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Fruit & Spice Park, Homestead

(4.2/5 based on 280+ reviews on the web)
The Fruit and Spice Park is a 37acre botanical garden in Miami-Dade County at 24801 SW 187 Avenue, located in the rural agricultural community of Redland, about 20 miles southwest of Downtown Miami.ExhibitsThe park contains more than 500 varieties of fruit, nut, and spice trees, including more than 80 banana varieties, 160 varieties of mango, more than 40 varieties of grapes, 70 bamboo varieties, plus guava, jackfruit, canistel, sapodilla, longan, lychee, mamey sapote, black sapote ("chocolate pudding fruit"), miracle fruit, jaboticaba, cecropia ("snake fingers"), coffee beans, and wax jambu, as well as other more exotic edibles. Visitors are free to sample fruits lying on the ground, but are not allowed to pick anything from the trees. Fruits that may be poisonous if not consumed correctly, such as ackee, are fenced for safety. The park has completed many renovations and separates the plants into Caribbean, African and Asian sections.
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Reviews
TripAdvisor
  • The Fruit and Spice Park acts as an encyclopedia of the plants used by man for culinary purposes, throughout the world. Driving through Redland just to get there, you get a feeling of how central agri...  more »
  • Stumbled on to this place when my boyfriend and I just happened to see a sign when we were on our way to some Castle place near by. So glad we went. Cheap to get in. Parking was tough but worth it. Th...  more »
  • This is a fantastic place to while away a few hours or the whole day. Who knew there were do many types of fruit? Tour was excellent with the guide spending time explaining the different areas to us a...  more »
Google
  • This park is great to learn about many different kinds of fruit plants and spices. The experience was good, but nothing exceptional. The only activities which you can do is walk around the park and observe the diversity of fruit plants and trees., or you can take a tram tour which is done a few times during the day. Last time I went they had to close the park temporarily due to weather conditions, so call ahead to verify that they are open or plan ahead in case they close for a few hours. A big plus of the park is that you can eat any of the fruit that has fallen from the trees, although they won't let take any of it outside the park.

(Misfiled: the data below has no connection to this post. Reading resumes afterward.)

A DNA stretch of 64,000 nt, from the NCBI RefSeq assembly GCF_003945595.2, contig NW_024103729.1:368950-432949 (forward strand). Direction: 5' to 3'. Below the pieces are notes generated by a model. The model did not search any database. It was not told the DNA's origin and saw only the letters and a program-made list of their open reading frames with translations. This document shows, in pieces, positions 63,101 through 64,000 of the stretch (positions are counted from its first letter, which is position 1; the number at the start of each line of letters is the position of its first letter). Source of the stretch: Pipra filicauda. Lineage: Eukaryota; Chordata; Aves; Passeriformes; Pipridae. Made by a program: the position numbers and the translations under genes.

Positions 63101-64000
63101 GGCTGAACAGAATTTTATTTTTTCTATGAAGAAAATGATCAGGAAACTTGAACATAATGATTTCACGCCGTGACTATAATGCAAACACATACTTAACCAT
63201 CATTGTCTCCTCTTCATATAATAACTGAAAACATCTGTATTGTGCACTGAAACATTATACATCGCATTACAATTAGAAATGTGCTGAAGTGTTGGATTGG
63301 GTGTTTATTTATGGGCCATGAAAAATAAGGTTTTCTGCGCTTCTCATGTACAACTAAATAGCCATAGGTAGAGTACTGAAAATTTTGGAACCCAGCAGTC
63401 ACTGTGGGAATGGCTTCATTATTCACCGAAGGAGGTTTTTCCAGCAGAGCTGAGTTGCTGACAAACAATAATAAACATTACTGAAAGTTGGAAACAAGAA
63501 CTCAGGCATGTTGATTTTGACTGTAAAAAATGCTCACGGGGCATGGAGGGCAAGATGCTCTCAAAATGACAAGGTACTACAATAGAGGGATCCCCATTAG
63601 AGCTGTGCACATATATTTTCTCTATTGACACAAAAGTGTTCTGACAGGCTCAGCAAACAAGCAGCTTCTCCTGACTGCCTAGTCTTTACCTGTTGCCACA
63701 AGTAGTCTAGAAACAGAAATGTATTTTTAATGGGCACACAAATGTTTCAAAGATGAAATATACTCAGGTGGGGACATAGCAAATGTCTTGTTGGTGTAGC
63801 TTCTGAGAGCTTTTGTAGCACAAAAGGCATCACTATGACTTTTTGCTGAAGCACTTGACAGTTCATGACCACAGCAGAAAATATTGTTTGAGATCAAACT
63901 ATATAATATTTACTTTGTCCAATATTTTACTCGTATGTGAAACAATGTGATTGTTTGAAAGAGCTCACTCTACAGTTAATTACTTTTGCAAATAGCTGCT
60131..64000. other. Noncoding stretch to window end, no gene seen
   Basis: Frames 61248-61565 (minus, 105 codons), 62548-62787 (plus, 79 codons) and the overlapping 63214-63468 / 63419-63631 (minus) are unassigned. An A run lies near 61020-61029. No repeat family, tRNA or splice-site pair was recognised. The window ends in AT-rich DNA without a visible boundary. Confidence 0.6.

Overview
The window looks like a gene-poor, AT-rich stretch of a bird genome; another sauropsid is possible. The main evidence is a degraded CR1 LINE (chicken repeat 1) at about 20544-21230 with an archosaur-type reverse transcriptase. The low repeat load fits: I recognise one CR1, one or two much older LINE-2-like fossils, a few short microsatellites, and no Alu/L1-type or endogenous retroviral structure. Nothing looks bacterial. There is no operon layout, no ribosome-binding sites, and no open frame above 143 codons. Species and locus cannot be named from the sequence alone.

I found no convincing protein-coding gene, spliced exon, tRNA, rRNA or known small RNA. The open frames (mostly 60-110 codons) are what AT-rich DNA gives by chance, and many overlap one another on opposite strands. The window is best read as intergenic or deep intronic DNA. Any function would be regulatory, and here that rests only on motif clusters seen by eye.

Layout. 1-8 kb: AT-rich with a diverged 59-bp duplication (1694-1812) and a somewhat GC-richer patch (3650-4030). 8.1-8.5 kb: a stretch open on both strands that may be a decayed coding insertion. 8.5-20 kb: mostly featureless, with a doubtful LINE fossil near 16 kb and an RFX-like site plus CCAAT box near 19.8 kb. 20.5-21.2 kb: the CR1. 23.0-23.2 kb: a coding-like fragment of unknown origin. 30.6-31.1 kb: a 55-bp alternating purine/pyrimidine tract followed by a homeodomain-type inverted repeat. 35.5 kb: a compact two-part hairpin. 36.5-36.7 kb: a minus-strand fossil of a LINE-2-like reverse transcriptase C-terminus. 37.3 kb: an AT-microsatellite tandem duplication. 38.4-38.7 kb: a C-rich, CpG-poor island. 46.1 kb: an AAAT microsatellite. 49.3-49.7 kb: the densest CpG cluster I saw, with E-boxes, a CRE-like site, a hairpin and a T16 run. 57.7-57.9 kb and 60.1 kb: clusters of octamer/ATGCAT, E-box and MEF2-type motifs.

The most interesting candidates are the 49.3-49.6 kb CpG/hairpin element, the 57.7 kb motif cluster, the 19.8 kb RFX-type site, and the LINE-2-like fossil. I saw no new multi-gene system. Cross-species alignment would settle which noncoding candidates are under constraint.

• Wow!!!! I just fell in love. Nature at it's best. Take the tour. You get to learn and try so much. Great for pictures. Small crowd but everyone was so nice. Would love to come back. Amazing staff...can't thank them enough for providing great service and care for the park. 💚💚💚💚💚💚
  • The hold great events here and it's worth just spending a day wandering. The paths are very wheelchair friendly. The water features are just the ticket if you're looking to relax.
  • Perfect for nature lovers! Went with my family. When you walk into the entrance of the park they have a variety of fruit they cut up and serve for you to try and they employees tell you everything about their trees. We saved all the seeds from the fruits. The price of admission is very reasonable. The park is over 300 acres. You can't pick any fruit off the trees but you can get them off the ground and there was plenty of fruit on the ground for us to try. We had gauva, maime (i think that's the name), star fruit, strawberry tree fruit, and lot more i couldn't remember their names. Its a very beautiful park! And a lot to see. They offer free tours and we ended up doing it. You ride through the park and the tour guide tells you about the trees and lets you get off to try the fruits.
  • A little expensive admission. The real problem that I noticed though was the amount of fruit that was just needlessly rotting on the ground. Jackfruit the size of melons rotting on the limbs of the trees and dozens more rotting on the ground below. What a waste of a food source. Same with the bananas. As a local I've always wanted to visit the park, but never got around to it. Now that I visited I will never go again. There was dozens of different fruit on the counter inside, and my wife asked if they were for sale or free samples, the employee almost barked at her, "this is an educational park". I said, " if this is an educational park were is the logic in letting all those fruit rot on the ground when you could donate to Camilla House, or the church that is across the street?" Thumbs down on this park!